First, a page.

So, by all means, support your children, be there for them, love them, but don't turn a blind eye to their failings. Especially listen to those who spend hours of each and every day trying to help them learn, not only the facts of history and geography and math, but the lessons needed to become a better person, a responsible adult.

The ranting, the vigils, the protests all need to wait until facts are known and justice can truly be served.

If you've had experience with an incident at your child's school or an occasion when one of your children was unjustly accused, share it with us by clicking on comments below. Feel free to agree or disagree with anything I've written.

And if you have another topic you'd like to have discussed on here, something you and your friends have been talking about, let me know about that by emailing me at Sherryl703@gmail.com. I'd love to hear from you.

Sherryl Woods

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Saturday, October 13, 2007

School's no playground anymore

Can you recall when schools were a safe haven for kids, a place to grow and learn and make friends? This week's tragedy in Cleveland and the near-calamity in Pennsylvania made me start thinking once again about how much things have changed in recent years.

When I was a kid -- longer ago than I sometimes care to recall -- we did have a safety issue in our schools. They were in the process of being desegregated, the first schools to do so in Virginia. In junior high and again in high school, it sometimes seemed as if I attended school with as many state troopers as I did other students. Yet even during those very volatile years, I can't recall a single moment of being deeply afraid.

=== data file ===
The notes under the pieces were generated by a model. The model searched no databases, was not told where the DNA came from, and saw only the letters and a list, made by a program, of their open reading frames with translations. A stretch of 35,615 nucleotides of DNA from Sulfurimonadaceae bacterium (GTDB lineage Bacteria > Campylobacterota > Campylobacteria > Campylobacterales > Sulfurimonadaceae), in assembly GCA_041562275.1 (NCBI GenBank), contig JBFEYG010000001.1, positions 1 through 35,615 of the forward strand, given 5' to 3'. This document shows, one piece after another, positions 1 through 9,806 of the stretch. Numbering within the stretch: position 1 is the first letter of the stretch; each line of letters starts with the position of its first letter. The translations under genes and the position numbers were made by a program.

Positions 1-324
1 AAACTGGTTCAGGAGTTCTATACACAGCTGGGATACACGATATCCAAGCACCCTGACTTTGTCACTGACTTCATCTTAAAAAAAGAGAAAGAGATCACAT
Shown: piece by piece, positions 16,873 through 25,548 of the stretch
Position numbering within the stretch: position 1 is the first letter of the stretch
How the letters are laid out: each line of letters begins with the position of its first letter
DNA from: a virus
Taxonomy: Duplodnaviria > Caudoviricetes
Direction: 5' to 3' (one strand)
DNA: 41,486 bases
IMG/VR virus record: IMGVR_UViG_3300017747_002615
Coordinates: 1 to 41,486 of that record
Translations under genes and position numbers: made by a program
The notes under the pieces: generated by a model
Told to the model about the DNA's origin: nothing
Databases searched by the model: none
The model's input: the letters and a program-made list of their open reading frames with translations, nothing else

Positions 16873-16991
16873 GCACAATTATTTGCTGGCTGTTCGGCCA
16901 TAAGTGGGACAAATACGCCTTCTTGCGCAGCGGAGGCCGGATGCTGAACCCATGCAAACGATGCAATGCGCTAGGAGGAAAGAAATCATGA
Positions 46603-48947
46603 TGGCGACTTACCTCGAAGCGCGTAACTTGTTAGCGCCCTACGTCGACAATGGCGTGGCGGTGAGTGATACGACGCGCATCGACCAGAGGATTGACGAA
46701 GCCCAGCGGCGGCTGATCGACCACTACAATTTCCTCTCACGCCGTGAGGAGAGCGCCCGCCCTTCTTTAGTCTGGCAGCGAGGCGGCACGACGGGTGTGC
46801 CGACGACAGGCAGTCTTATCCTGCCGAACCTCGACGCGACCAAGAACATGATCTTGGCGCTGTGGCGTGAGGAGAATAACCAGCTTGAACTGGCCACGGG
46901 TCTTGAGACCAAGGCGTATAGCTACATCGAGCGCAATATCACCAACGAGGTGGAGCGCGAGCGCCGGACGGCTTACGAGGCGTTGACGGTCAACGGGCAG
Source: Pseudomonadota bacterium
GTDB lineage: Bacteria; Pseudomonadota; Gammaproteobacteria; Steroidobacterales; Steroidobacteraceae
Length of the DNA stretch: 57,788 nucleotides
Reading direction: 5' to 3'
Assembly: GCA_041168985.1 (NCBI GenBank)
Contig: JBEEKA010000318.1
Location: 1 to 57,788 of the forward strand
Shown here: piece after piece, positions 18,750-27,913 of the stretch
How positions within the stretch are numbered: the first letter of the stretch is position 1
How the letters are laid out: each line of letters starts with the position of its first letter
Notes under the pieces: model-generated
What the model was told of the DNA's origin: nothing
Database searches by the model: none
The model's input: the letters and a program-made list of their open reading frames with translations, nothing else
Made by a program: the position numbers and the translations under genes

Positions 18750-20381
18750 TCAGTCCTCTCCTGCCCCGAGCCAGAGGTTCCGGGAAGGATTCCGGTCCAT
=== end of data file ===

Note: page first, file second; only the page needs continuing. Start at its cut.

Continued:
How different it must be for today's young people in the wake of the Columbine shootings and a myriad of other fatal incidents in schools nationwide. What kind of atmosphere must there be when metal detectors are necessary in some schools, when potential danger lurks around every corner, when any child seemingly has the potential to suddenly turn into a killer?

I wish I could wave a magic wand and come up with solutions to make things go back to the days of innocence, but far more experienced educators and security experts than I have tried and failed. Just yesterday Dr. Phil and his panel seemed stumped to come up with any sure-fire way to say this student represents danger and these do not. Given that, what can a parent do to assure the safety of their children? What can teachers do to help create a safe environment in the classroom? How about principals and administrators?

The one thing that the Pennsylvania case made clear is that young people themselves can be the first and best line of defense. Lines of communication need to stay open, conversations must take place assuring young people that telling a parent or authority figure about threats is not snitching, that it's heroic. It can save not only their lives, but those of their friends. It may even save the very person they've been intent on protecting.

If this issue has touched any of you, if it's something that troubles you, or if it's something you've dealt with in your own home, in your school system, please share those experiences with the rest of us. Conversations must take place at home, in the schools, and even right here...just between friends.

Sherryl Woods